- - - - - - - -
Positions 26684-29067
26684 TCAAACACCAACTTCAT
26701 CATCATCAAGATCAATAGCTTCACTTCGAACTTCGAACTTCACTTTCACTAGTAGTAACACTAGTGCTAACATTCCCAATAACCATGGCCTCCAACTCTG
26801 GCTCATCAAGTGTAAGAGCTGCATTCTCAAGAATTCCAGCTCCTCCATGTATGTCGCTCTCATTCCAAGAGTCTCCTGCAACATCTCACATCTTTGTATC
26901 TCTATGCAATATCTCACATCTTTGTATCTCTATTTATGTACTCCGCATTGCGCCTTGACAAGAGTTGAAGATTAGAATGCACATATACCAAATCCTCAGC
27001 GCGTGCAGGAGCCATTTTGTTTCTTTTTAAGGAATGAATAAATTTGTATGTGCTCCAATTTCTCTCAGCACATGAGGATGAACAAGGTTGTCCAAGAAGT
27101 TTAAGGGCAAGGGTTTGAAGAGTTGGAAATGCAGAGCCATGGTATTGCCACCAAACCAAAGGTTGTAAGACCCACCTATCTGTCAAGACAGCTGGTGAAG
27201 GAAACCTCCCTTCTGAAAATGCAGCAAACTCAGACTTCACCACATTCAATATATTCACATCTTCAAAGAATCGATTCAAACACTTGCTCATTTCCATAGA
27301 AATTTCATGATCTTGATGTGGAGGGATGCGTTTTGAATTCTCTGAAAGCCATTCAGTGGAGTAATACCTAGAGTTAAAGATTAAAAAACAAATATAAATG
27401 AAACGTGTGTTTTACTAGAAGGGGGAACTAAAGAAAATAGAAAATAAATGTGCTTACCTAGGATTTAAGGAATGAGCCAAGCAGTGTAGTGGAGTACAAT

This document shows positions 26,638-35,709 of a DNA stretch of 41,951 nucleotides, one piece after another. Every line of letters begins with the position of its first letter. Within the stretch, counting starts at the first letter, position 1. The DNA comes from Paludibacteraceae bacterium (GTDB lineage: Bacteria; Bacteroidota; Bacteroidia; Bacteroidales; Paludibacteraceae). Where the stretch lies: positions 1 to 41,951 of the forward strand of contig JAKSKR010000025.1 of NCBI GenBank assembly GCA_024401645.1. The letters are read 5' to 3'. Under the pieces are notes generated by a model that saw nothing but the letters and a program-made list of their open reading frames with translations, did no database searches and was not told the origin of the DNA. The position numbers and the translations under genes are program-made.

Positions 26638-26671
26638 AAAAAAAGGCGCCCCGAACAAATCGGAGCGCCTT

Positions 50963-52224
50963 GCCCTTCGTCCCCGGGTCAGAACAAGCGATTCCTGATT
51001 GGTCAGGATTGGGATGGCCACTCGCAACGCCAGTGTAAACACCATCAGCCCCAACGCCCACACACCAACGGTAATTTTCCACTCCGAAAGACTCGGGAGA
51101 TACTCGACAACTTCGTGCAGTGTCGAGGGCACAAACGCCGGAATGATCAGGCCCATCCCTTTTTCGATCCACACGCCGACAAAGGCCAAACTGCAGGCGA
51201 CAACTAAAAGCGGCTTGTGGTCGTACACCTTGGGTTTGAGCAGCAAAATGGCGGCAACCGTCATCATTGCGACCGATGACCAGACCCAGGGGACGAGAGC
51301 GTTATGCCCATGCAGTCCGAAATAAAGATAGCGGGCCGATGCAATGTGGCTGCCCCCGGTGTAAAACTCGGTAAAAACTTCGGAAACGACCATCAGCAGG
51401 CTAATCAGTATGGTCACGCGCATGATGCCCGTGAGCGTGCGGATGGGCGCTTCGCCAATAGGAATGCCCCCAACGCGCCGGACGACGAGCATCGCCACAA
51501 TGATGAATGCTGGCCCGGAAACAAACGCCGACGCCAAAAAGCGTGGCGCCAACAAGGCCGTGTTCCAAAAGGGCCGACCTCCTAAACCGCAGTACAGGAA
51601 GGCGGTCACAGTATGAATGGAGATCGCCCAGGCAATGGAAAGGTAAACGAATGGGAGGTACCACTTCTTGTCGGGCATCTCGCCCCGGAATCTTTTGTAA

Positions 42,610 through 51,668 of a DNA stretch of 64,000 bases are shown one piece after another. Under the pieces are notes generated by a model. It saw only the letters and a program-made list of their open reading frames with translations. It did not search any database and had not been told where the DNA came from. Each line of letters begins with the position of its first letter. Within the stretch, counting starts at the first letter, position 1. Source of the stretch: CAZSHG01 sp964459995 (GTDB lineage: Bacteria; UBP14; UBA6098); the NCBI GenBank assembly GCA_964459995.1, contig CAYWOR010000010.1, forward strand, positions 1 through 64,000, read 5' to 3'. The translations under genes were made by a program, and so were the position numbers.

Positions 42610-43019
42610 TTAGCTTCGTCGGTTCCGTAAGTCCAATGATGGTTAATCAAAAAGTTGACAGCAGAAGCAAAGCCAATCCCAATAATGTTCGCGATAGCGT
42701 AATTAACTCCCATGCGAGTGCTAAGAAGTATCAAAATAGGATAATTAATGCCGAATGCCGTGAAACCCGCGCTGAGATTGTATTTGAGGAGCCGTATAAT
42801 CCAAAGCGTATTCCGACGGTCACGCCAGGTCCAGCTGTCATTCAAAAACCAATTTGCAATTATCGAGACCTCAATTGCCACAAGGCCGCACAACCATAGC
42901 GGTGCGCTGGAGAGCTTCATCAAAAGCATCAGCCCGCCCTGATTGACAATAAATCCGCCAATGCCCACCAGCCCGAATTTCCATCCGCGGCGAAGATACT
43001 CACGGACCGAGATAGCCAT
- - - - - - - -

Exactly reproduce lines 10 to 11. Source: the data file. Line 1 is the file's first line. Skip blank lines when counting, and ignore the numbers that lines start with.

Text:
27401 AAACGTGTGTTTTACTAGAAGGGGGAACTAAAGAAAATAGAAAATAAATGTGCTTACCTAGGATTTAAGGAATGAGCCAAGCAGTGTAGTGGAGTACAAT

This document shows positions 26,638-35,709 of a DNA stretch of 41,951 nucleotides, one piece after another. Every line of letters begins with the position of its first letter. Within the stretch, counting starts at the first letter, position 1. The DNA comes from Paludibacteraceae bacterium (GTDB lineage: Bacteria; Bacteroidota; Bacteroidia; Bacteroidales; Paludibacteraceae). Where the stretch lies: positions 1 to 41,951 of the forward strand of contig JAKSKR010000025.1 of NCBI GenBank assembly GCA_024401645.1. The letters are read 5' to 3'. Under the pieces are notes generated by a model that saw nothing but the letters and a program-made list of their open reading frames with translations, did no database searches and was not told the origin of the DNA. The position numbers and the translations under genes are program-made.